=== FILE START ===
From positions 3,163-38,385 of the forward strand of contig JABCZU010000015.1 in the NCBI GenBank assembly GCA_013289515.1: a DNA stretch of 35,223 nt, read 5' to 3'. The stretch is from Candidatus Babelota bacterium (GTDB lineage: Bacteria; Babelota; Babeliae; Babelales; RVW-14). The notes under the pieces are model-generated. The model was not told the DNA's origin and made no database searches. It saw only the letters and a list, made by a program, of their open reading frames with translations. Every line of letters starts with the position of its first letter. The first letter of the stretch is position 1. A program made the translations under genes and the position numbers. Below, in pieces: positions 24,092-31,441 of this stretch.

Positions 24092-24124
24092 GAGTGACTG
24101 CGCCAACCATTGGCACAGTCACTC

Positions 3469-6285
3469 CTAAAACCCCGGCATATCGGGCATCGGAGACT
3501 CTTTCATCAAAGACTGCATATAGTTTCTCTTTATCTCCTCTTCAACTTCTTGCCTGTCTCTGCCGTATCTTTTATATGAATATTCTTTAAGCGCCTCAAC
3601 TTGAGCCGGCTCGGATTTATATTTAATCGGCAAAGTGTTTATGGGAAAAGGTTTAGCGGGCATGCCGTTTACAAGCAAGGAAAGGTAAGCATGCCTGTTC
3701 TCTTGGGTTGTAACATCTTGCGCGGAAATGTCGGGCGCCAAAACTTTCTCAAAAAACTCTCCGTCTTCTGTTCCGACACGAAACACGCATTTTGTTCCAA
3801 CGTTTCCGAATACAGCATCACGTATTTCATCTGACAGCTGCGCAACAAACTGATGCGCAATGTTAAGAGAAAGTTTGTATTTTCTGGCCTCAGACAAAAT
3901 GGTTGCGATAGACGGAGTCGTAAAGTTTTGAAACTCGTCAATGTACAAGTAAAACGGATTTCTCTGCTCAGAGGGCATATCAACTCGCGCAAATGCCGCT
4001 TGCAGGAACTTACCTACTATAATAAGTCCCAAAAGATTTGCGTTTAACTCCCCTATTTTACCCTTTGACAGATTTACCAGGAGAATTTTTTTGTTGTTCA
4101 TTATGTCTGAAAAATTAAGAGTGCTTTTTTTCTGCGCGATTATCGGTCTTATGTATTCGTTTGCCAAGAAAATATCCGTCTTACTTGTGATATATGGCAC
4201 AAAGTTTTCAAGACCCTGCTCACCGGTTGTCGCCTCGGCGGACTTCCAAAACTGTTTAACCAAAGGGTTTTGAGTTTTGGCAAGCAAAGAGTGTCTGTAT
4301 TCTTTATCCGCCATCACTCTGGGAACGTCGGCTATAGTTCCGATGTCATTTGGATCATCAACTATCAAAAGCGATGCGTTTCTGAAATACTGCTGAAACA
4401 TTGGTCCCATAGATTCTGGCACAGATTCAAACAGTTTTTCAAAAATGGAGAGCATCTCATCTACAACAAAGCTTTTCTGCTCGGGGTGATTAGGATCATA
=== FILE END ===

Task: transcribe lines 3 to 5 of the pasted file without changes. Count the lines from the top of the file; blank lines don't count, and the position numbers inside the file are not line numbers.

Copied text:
24092 GAGTGACTG
24101 CGCCAACCATTGGCACAGTCACTC

Positions 3469-6285